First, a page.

US Long-Term Ecological Research Network
Scale in the design and interpretation of aquatic community research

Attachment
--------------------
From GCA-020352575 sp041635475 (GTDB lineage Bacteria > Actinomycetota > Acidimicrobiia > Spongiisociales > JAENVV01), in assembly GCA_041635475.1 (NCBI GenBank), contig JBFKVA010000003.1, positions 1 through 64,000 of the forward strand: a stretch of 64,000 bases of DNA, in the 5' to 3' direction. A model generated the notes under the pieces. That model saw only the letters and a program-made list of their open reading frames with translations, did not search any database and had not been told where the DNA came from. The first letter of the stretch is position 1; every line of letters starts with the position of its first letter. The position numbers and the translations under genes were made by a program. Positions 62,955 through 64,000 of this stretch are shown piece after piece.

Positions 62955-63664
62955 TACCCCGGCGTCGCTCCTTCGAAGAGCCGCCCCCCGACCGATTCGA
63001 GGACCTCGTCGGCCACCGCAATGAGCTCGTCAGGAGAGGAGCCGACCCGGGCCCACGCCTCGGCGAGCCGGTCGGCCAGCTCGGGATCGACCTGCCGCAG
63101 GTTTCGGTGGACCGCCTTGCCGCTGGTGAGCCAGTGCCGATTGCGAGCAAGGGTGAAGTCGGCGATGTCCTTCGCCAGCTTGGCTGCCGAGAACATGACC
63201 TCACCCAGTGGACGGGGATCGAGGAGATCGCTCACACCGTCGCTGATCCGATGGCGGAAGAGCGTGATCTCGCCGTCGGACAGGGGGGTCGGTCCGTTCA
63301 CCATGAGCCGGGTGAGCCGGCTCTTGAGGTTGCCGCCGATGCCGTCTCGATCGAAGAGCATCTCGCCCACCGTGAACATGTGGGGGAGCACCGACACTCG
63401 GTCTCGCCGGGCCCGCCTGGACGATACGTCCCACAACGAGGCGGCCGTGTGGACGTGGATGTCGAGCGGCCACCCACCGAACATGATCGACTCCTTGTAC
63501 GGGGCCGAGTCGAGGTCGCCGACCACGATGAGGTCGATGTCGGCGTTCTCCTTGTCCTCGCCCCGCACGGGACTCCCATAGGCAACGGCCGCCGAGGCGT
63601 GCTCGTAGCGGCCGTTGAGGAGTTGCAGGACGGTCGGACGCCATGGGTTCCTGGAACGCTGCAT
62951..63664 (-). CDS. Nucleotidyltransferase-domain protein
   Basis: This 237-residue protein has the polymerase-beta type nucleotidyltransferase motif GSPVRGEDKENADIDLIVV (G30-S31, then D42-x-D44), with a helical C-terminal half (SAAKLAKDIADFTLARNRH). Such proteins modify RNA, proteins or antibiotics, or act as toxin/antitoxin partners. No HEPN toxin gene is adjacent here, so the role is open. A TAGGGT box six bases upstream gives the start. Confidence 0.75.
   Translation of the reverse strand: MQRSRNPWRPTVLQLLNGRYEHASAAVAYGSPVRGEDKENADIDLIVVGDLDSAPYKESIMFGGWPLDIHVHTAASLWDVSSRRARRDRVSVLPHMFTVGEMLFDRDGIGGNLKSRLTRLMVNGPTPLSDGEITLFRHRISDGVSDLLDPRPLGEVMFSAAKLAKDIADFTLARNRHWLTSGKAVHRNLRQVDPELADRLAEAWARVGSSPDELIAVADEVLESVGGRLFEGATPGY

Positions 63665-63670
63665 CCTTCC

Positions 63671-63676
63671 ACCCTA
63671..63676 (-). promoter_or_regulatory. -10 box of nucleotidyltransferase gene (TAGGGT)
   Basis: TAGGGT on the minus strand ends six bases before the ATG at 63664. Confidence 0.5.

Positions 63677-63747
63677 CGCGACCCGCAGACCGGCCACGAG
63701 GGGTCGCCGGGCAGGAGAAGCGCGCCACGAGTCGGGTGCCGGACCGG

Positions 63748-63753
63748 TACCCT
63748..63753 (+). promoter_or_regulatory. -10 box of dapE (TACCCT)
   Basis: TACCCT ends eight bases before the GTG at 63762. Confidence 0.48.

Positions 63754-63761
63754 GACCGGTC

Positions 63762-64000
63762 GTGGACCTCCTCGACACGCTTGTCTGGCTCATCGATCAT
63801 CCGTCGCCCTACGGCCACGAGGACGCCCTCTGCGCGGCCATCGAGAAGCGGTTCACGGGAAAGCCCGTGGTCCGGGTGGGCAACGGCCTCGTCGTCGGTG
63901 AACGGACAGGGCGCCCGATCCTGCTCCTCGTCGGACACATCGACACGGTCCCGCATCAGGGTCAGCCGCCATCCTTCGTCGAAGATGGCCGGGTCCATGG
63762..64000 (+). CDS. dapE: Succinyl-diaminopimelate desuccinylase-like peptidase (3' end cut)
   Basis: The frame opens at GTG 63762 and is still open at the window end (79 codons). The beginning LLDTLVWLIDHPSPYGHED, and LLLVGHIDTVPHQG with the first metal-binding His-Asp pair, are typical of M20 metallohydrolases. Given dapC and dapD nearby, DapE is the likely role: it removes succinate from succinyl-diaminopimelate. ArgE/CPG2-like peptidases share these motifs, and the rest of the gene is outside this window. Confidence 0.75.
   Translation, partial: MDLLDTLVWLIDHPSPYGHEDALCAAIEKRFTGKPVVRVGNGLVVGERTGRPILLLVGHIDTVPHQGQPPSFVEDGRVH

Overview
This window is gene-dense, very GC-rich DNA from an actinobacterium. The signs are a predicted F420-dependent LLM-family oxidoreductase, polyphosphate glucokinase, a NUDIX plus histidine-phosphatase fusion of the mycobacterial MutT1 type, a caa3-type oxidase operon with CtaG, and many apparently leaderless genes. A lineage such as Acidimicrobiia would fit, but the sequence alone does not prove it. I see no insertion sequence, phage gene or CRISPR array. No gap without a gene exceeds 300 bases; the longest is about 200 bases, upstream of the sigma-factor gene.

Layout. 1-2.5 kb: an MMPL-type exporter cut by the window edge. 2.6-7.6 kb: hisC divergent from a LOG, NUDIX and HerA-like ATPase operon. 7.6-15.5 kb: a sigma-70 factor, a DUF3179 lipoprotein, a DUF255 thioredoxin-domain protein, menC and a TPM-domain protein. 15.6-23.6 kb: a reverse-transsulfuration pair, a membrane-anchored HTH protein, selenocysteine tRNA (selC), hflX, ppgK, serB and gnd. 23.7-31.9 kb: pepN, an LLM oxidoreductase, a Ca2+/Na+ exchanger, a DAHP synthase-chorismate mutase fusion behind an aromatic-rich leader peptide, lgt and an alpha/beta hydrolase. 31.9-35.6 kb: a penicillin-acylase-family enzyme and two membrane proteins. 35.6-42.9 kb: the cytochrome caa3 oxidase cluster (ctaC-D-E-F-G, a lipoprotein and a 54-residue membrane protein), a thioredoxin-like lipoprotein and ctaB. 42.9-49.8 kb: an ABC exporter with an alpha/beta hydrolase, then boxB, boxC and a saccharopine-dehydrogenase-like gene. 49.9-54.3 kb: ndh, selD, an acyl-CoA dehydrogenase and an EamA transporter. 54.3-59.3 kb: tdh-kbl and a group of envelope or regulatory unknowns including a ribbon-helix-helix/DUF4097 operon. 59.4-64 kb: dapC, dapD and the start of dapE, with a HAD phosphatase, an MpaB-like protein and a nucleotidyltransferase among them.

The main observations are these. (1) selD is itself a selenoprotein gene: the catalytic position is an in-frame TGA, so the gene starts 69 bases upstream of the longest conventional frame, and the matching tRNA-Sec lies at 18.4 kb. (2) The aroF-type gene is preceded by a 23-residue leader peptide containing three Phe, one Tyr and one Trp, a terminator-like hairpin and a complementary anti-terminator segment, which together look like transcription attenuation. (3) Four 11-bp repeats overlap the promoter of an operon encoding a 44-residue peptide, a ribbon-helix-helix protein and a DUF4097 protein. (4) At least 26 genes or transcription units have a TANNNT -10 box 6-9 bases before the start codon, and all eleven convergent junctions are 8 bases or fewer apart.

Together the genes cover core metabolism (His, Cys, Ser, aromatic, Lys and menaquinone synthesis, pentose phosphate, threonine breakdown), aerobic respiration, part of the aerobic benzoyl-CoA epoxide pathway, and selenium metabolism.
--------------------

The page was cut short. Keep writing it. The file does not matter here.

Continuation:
The temporal and spatial scales that exist for Iimnetic communities result from basic physical and geological conditions (e.g., diurnal and annual cycles, like morphometry) and biotic dynamics (e.g., organism life spans, nutrient turnover times). For aquatic communities, these factors interact to create time scales ranging from fractions of a second to decades, and spatial scales from fractions of centimeters to tens of meters. In addition, the degree to which entities in a community are perceived or aggregated (e.g., individual species, size classes, functional groups) can also be considered as a scale perspective. In each case, the scales used to view aquatic ecosystems can have a major influence on the ways that communities are perceived. Sampling schemes for both observational and experimental studies must be designed with these characteristic scales in mind. It is possible to use a scale that is either too broad or too narrow for a phenomenon of interest. ... Investigations of the microbial loop, for example, may require sampling schemes on the scale of seconds, while phenomena associated with strong piscivore year classes may require sampling over decades. On spatial t· scales, analyses of horizontal distributions may be detected using sampling intervals greater than 1 m while vertical distributions require sampling at intervals of a few cm. In resolving community components, aggregation may be a necessity forced by the limited ability of a researcher to collect and measure things, but it may also be an advantage that can lead to the detection of greater regularity in system behavior. Scale plays an important role in the design and interpretation of experiments. For example, the most effective perturbation for a manipulation will depend upon the response time of the system components under study. Spatial scale presents special problems for experiments, which can usually only be controlled and replicated on scales much smaller than a typical lake. Since it can be demonstrated that any small-scale experimental model of a lake must rather quickly deviate from behavior of the actual lake (at least for complex community processes), methods of extrapolating from behavior on the small scale to that on the larger scale are needed. We discussed a theoretical approach to such a scaling rule. Aggregation must be considered both in terms of the community components that are manipulated in an experiment and in terms of the response variables that are measured to assess a system’s response. In some cases, choices can be made for appropriate scale in observations or experiments. In other situations, scale choice may be constrained by practical limitations. Under either circumstance, scale considerations should be incorporated explicitly into any investigation of an aquatic community. Finally, we considered the scales of manipulation that are employed in community studies, ranging from observations of natural systems through a variety of small-scale experiments to whole-lake experiments. In choosing an approach that is appropriate for a particular question, we discussed how the closeness with which an experimental system approximates natural conditions is balanced against an ability to detect a response against natural variability. Small-scale experiments have advantages in their logistics and replicability, but must be interpreted relative to their ability to reflect natural community processes. Whole-lake experiments incorporate a full range of natural conditions, but are difficult to perform and to replicate. Whole-lake experiments were considered as particularly important, and we discussed techniques for their interpretation. A hierarchical combination of approaches with smaller-scale experiments conducted in the context of whole-system manipulations would appear to provide the most powerful insights into aquatic community processes.
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